Take the 2-minute tour ×
Stack Overflow is a question and answer site for professional and enthusiast programmers. It's 100% free, no registration required.

I sometimes want to match whitespace but not newlines. So far I’ve been resorting to [ \t] . Is there a less awkward way?

share|improve this question
BTW, these characters are also "whitespace": [\r\f]. –  eugene y Aug 12 '10 at 15:12
@eugeney is anyone still doing form feeds? (\f's) –  Aran Mulholland Nov 21 '11 at 0:37

4 Answers 4

up vote 137 down vote accepted

Use a double-negative:


That is, not-not-whitespace or not-newline. Distributing the outer not (i.e., the complementing ^ in the character class) with De Morgan's law, this is equivalent to “whitespace and not newline,” but don't take my word for it:

#! /usr/bin/perl

use warnings;
use strict;

for (' ', '\f', '\n', '\r', '\t') {
  my $qq = qq["$_"];
  printf "%-4s => %s\n", $qq, (eval $qq) =~ /[^\S\n]/ ? "match" : "no match";


" "  => match
"\f" => match
"\n" => no match
"\r" => match
"\t" => match

This trick is also handy for matching alphabetic characters. Remember that \w matches “word characters,” alphabetic characters but also digits and underscore. We ugly-Americans sometimes want to write it as, say,

if (/^[A-Za-z]+$/) { ... }

but a double-negative character-class can respect the locale:

if (/^[^\W\d_]+$/) { ... }

That is a bit opaque, so a POSIX character-class may be better at expressing the intent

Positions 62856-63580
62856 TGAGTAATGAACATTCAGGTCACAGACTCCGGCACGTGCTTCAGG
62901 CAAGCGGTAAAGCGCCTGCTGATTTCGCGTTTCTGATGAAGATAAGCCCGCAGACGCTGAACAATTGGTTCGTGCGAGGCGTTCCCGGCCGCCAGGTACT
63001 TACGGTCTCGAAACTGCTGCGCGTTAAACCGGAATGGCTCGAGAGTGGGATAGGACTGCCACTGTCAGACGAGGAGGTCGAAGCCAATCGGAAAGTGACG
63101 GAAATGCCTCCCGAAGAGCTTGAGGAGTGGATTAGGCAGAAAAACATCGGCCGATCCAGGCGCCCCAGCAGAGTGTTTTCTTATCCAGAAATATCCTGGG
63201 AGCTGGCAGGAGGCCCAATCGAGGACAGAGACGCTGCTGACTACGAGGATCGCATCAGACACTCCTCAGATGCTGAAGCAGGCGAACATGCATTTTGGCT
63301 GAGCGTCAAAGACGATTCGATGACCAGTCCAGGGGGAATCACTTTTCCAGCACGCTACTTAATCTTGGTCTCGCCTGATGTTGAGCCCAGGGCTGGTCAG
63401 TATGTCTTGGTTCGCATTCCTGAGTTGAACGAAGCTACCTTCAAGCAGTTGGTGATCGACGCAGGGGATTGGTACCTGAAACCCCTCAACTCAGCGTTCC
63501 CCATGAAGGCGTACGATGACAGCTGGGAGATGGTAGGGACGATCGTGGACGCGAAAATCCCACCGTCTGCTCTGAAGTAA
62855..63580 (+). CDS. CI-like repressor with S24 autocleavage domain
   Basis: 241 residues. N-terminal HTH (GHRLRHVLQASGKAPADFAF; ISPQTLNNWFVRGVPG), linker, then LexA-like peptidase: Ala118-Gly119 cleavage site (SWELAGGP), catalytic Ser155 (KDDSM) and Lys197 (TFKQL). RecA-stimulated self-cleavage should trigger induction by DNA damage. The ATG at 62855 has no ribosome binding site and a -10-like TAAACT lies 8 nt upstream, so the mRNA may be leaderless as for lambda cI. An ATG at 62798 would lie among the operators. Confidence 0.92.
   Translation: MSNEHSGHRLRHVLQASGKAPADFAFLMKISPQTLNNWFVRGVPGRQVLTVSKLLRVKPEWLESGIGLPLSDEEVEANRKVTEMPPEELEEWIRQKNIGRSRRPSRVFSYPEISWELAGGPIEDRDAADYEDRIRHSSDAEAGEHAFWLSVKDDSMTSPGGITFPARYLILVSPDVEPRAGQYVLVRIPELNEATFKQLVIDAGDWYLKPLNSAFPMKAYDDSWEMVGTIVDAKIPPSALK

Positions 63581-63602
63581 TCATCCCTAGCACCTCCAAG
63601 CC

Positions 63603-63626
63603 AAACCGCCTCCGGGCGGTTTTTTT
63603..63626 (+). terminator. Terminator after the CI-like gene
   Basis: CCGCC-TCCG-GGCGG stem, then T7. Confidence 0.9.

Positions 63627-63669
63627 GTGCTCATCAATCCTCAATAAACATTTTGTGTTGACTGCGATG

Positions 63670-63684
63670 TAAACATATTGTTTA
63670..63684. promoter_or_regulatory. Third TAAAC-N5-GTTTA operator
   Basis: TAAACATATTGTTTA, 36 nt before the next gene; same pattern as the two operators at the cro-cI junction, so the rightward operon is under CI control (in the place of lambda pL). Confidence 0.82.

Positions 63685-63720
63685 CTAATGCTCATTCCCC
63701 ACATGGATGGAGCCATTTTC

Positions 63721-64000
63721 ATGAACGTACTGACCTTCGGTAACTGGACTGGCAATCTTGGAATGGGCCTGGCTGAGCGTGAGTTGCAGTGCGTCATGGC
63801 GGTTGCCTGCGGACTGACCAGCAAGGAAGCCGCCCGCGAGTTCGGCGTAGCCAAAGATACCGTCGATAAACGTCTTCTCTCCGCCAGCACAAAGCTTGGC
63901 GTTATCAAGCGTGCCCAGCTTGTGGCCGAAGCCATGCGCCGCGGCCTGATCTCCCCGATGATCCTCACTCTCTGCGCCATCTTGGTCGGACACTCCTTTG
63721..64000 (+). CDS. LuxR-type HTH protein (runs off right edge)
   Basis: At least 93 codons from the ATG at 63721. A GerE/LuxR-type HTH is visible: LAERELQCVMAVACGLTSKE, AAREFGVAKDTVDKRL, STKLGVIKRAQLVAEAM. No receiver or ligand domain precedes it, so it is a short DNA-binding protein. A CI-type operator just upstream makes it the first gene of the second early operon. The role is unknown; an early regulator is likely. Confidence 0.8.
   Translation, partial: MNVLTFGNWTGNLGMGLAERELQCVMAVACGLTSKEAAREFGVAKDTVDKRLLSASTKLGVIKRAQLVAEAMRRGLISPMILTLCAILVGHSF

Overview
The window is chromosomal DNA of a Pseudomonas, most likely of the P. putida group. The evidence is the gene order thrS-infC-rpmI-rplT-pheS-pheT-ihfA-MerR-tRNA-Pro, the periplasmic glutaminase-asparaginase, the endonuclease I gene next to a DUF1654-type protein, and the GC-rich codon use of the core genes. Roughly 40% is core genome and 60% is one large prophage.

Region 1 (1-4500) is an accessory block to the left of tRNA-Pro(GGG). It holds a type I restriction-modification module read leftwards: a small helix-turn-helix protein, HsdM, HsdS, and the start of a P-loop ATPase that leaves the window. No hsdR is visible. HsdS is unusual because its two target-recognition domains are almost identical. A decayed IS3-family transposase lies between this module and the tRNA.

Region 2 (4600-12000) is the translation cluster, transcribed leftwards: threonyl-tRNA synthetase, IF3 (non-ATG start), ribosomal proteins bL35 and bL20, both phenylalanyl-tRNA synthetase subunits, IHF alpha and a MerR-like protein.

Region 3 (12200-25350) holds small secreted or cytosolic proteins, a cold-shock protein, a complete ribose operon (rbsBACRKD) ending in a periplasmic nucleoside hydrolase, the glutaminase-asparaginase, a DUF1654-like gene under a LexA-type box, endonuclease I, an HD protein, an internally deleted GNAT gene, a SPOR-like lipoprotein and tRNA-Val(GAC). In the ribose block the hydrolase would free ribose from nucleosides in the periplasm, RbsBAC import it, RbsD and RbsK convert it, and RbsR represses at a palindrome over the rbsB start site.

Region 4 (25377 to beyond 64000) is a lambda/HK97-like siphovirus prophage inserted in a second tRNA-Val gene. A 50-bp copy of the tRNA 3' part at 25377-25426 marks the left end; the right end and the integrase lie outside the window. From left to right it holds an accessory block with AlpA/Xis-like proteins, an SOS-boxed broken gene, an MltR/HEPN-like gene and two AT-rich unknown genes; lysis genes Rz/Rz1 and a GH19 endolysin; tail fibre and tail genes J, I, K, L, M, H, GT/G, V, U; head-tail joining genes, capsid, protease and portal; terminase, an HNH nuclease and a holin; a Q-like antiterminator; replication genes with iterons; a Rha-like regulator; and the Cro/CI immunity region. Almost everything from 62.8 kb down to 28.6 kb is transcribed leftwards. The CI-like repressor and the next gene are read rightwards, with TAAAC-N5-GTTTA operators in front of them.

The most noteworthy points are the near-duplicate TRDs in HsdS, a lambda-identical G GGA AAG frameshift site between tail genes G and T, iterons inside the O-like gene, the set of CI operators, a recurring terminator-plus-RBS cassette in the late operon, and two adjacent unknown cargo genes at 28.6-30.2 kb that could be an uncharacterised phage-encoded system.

if (/^[[:alpha:]]+$/) { ... }

or as szbalint suggested

if (/^\p{Letter}+$/) { ... }
share|improve this answer
Just a short note, for Unicode aware matching /\p{Letter}/ can also be used. It includes letters, but not numbers. –  szbalint Aug 12 '10 at 15:45
Clever, but the behavior is very surprising, and I don't see how it's less awkward. –  Qwertie Aug 12 '10 at 16:04
@Qwertie: what's surprising? Less awkward than what? –  ysth Aug 12 '10 at 16:06
Excellently awful. –  Will Apr 20 '11 at 17:41
What about chars like U+2003 EM SPACE that match \p{Z} but not [^\S\n]? –  Aleksandr Dubinsky Jul 28 at 17:54

A variation on Greg’s answer that includes carriage returns too:


This regex is safer than /[^\S\n]/ with no \r. My reasoning is that Windows uses \r\n for newlines, and Mac OS 9 used \r. You’re unlikely to find \r without \n nowadays, but if you do find it, it couldn’t mean anything but a newline. Thus, since \r can mean a newline, we should exclude it too.

share|improve this answer
+1 Greg's solution ended up corrupting my text, yours worked fine. –  Timo Huovinen Jan 31 at 10:46
You might be surprised at how many programs still use "\r" for line endings. It sometimes took me a while to figure out that my problem was that the file used these. Or that it used the MacRoman character encoding... –  mivk Feb 13 at 20:20
What about chars like U+2003 EM SPACE that match \p{Z} but not [^\S\n]? –  Aleksandr Dubinsky Jul 28 at 17:54

In Java and PCRE, [^\S\n\r] does not match Unicode whitespace like U+00A0 NO-BREAK SPACE (ie, &nbsp) and U+2003 EM SPACE, so the following is preferable:


In Java source code:


Background: Unfortunately, in Unicode, whitespace characters are split between the Zs (Separator, Space) (where most whitespace lives), Cc (Other, Control) (where ASCII whitespace like \r, \n, \t plus all ASCII control codes live), and Cf (Other, Format) categories. \p{Zs} gets most of them, but a full list of whitespace-like characters is difficult to construct. Besides [\t\f], it might make sense to include U+200B ZERO WIDTH SPACE and various others. Eg, [\p{Zs}\t\f\u200b].

share|improve this answer

m/ /g just give space in / /, and it will work. Or use \S — it will replace all the special characters like tab, newlines, spaces, and so on.

share|improve this answer

Your Answer


By posting your answer, you agree to the privacy policy and terms of service.

Not the answer you're looking for? Browse other questions tagged or ask your own question.